After Maharashtra and Madhya Pradesh, farmers from Rajasthan came out on the streets demanding loan waiver and implementation of the Swaminathan Committee report. Protesting against government policies and demanding their share in the country’s development, which they argue have been denied to them, the farmers have shown unity across caste and class lines. However, it is not merely the farm-related economic anxieties that explain this massive farmer’s mobilisation. These movements have to be contextualised in the evolution of the present model of development and the way it has reshaped societies.
Much like Maharashtra and Madhya Pradesh, where the farmers’ agitations were located in the economically better-performing districts, the epicentre of the farmers’ movements in Rajasthan were districts that have seen a qualitative change in the rural economy and society in the past three decades — Sikar and Sri Ganganagar. One can see shops selling branded items and luxury cars on the roads in Sri Ganganagar. There are similar shops in Sikar as well. Today, Sikar looks very different from what it was 10 years ago.
The district has seen the emergence of a strong private education sector in the last three decades which has given a boost to its economy. Sikar’s proximity to Jaipur has also resulted in the emergence of a new middle class which has urban aspirations. Government data shows that in 2009 there were around 94 colleges in Sikar which increased to 124 in 2013. Coaching centres have also mushroomed in the district.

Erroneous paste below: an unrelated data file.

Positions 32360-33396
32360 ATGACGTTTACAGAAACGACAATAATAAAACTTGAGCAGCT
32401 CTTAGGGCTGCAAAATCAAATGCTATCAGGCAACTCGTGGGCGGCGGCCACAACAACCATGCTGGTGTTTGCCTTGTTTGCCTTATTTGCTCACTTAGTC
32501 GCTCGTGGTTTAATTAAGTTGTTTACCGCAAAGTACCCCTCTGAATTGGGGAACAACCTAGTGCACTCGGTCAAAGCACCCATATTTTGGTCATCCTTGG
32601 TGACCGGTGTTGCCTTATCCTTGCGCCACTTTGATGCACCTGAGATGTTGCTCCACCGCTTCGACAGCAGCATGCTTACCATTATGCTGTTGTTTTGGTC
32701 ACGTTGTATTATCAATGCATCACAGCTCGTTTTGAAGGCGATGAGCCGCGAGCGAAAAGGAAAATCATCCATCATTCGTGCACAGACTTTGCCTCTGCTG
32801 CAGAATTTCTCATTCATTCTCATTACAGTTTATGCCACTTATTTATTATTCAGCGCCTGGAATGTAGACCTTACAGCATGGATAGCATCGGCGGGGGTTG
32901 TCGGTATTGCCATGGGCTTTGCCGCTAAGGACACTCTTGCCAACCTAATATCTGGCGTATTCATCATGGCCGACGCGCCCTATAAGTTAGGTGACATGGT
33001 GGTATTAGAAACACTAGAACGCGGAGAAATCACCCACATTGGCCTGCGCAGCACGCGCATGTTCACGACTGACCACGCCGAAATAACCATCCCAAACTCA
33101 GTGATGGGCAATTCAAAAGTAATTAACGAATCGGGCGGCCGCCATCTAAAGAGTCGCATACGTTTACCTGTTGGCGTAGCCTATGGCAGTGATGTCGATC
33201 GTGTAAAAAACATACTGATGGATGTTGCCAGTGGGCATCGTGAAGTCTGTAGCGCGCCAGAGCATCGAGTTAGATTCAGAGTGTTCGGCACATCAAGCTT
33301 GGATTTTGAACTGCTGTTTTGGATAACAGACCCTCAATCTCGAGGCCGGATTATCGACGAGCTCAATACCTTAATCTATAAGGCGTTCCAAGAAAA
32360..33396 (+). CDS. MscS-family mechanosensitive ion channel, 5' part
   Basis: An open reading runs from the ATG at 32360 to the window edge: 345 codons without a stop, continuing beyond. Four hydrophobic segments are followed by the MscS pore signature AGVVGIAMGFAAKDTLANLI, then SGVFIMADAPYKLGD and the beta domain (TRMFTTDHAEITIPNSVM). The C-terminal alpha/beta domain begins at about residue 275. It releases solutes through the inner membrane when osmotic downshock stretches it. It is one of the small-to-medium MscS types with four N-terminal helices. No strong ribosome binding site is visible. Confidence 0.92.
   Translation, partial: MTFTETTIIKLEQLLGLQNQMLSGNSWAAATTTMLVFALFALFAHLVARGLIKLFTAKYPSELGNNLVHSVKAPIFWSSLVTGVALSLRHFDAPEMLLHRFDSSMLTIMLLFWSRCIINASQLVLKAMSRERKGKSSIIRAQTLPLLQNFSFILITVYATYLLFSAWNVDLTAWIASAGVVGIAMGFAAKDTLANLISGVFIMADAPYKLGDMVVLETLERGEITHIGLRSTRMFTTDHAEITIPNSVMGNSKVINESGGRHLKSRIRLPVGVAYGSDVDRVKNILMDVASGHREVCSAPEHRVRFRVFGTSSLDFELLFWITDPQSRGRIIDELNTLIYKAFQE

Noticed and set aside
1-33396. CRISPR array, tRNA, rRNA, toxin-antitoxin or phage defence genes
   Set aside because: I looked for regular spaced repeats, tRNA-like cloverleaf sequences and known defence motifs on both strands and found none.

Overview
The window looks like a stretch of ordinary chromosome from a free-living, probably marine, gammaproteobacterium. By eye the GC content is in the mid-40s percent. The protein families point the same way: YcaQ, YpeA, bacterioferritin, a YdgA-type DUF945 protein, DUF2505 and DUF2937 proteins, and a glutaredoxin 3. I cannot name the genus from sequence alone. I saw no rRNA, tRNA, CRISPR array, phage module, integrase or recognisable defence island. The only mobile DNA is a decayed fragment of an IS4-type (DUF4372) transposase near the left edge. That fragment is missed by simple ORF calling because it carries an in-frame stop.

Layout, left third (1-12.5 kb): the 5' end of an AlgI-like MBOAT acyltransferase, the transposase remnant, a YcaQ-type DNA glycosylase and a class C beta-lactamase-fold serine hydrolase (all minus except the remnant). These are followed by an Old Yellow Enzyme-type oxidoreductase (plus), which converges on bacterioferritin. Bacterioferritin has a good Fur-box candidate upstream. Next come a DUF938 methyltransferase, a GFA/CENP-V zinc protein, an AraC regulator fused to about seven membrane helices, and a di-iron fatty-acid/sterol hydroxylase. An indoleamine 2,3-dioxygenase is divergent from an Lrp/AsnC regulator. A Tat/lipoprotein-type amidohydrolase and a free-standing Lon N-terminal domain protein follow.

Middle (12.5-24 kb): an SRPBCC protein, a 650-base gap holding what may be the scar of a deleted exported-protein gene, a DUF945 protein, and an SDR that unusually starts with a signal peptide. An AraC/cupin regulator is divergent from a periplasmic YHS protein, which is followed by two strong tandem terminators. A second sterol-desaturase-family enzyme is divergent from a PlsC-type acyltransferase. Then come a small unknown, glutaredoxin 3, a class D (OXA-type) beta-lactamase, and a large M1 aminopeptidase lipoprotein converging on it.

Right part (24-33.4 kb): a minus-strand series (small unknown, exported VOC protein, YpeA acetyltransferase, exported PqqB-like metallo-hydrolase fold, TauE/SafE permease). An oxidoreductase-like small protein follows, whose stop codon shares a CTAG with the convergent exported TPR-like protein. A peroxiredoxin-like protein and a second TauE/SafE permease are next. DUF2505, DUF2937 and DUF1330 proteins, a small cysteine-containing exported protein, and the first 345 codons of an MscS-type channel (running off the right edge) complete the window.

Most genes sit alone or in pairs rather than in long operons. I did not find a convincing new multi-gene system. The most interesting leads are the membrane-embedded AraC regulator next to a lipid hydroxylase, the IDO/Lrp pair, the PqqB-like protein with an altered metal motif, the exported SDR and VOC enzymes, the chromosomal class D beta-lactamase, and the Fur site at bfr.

Traditionally, Sikar has been amongst the few districts in Rajasthan (also Jhunjhunu and Churu) which have a large number of educated people. Despite economic hardships, dependence on rain-fed agriculture and a lack of alternative income resources in the rural areas, the district has a relatively high literacy rate of 70 per cent. Two-and-a-half decades ago, the educated youth was an active participant in the organised sector. However, since 1991, the state has gradually withdrawn from providing jobs in general and in the education, health and engineering sector in particular.
Sikar’s educated youth got accommodated in the private education industry in the region due to growth in engineering, medical and other private enterprises. However, with the state’s withdrawal from various employment generating avenues and the gradual decline in employment opportunities in the private sector — a regular feature of Rajasthan’s political economy in the past few years — the youth have no other option but to go back and work on their farms. They also look for employment opportunities in the informal education sector.
Sri Ganganagar and the nearby district, Hanumangarh, has also witnessed significant rural-agrarian change in the past three decades. The two districts are beneficiaries of the Green Revolution with irrigation water from the Ganga Singh Canal and Indira Gandhi Canal available to them. In the initial years, the region benefitted from using new agricultural technology. A new wealthy agrarian class emerged, which has invested heavily in an urbanised life style and also in the education of their male children. The cropping pattern in the region has also shifted towards cash crops like mustard and cotton (Sri Ganganagar contributes 18 per cent of Rajasthan’s cotton production). A gradual increase in the cost of farm inputs has led to a rise in the cost of agricultural production.